Since the conventions came to an end, all we've heard about is how Donald Trump has lost it -- how he's engaged in a war of words with a Gold Star family, how he's jokingly or not jokingly thrown babies out of his rallies, how his ignorance is only surpassed by that of his representatives and surrogates.
And all of that's true. Trump's biggest enemy is himself. He doesn't know when or how to keep his mouth shut, and at least half a dozen times he's ripped unflattering attention away from rival Hillary Clinton only to stick his foot in his mouth and get caught up in a controversy of his own making.
When the Democrats found themselves the victims of yet another data breach, Trump helpfully embroiled himself in another mini scandal, diverting attention from Clinton when he should have taken a step back, kept quiet and allowed his opponent to squirm.
When Clinton's latest evasive answers on her email scandal should've dominated headlines, Trump spokeswoman Katrina Pierson stepped in and, on national TV, blamed President Barack Obama for Army Capt. Humayun Khan's death -- even though Obama was barely a blip on the radar of national politics at the time and was not yet president.
But buried beneath Trump's troubles is another narrative. While Clinton has enjoyed a post-convention bump and is now polling ahead of Trump, she hasn't completely pulled away. The kind of mistakes Trump's made would have sunk any other candidate in any other race.
Trump is immune to many of the normal expectations governing presidential candidates, it's true. But the fact that he's still in the race, and still within striking distance despite all he's done to bungle the race, says volumes about how disliked Clinton is by the American electorate.
These past few days have reminded voters of Clinton's glaring weaknesses.
During an interview with Fox News' Chris Wallace, the Democratic nominee doubled down on her insistence that she'd done nothing wrong with her handling of classified emails, and her claim that FBI Director James Comey had vindicated her.
Wallace pressed the former secretary of state, reminding her of Comey's harsh rebuke, when he said Clinton had been "extremely careless" with data security, and acknowledged that Clinton's aides had deleted around 30,000 emails that could not be recovered.
“That's not what I heard Director Comey say ... Director Comey said that my answers were truthful and what I've said is consistent with what I have told the American people, that there were decisions discussed and made to classify retroactively certain of the emails,” Clinton said.
On Aug. 5, Clinton decided to end her 240-day-plus stretch without a press conference by taking questions from a friendly audience.
She didn't admit she'd lied -- again -- about the email scandal and Comey's words. Instead, she told reporters, she “may have short-circuited” during the interview with Wallace. Then she tripled down on her claims.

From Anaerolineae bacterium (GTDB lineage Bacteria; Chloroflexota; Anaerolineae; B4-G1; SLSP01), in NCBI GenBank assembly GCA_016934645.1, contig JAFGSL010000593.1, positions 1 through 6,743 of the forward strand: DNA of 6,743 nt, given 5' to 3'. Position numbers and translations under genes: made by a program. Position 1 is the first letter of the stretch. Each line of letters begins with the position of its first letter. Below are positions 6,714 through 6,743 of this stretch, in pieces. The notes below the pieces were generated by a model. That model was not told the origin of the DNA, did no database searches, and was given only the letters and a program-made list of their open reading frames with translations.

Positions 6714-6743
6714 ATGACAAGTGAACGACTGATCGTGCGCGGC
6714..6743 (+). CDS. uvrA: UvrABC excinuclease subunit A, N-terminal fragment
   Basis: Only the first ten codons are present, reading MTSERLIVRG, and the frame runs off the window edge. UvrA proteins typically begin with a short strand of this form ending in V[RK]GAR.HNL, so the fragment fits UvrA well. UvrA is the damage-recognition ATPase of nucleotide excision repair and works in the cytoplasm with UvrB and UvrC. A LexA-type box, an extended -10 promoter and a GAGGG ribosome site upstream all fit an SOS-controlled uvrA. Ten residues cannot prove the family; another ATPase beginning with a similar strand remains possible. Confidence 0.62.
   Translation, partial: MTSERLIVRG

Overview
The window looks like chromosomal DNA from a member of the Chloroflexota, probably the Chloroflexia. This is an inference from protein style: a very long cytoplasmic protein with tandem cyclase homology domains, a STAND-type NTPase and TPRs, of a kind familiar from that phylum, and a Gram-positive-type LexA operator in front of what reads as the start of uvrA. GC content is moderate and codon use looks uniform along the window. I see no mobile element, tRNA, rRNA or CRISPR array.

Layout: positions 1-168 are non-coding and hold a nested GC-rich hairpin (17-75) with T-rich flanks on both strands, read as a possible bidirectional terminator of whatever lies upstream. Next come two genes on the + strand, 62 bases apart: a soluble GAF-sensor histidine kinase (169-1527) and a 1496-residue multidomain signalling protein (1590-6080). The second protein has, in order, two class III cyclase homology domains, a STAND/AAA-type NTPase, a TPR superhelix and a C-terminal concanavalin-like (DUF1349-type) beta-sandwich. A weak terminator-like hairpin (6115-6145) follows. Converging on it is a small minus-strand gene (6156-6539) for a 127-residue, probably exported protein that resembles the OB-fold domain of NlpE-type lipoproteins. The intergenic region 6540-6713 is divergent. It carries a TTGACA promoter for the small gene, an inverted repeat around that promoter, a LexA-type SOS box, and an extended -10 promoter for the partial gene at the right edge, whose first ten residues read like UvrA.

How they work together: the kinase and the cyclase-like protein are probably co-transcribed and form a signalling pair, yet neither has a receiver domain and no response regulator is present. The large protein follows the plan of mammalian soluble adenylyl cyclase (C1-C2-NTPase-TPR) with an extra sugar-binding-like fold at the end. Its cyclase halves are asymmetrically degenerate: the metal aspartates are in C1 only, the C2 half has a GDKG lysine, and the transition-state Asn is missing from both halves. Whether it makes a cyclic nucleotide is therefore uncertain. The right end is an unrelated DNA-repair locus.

“I was pointing out in both of those instances that Director Comey had said that my answers in my FBI interview were truthful,” Clinton said, according to The New York Times. “That’s really the bottom line here.”
The takeaway here, aside from the fact that Clinton supporters should not prematurely celebrate, is that Clinton is terrible at speaking off the cuff, and even worse when she's forced to answer questions, even from friendly sources.
We've seen that before, including one of the last times Clinton had to communicate without the benefit of scripts, teleprompters or carefully screened supporters feeding her softball questions.
On Feb. 4, at a town hall-style debate during the Democratic primaries, CNN's Anderson Cooper asked Clinton a simple question about the speeches she delivered to Wall Street's Goldman Sachs: "Did you have to be paid $675,000?"
Clinton, looking extremely uncomfortable and sounding like a kid making an excuse for stealing cookies, shrugged and spread her hands wide.
"Well, I don't know," Clinton replied. "Um, that's what they offered."
The audience burst into laughter -- not with Clinton, but at her expense.
Clinton supporters encouraged by the candidate's bump in the polls and Trump's floundering campaign should not forget there are more than three months of campaigning before election day, and three debates where anything can happen. Given Clinton's poor track record when forced to speak without a script, those debates could help her put Trump away -- or lose her the election.
Either way, the post-convention bump will be a distant memory by the time Americans head to the voting booths in November.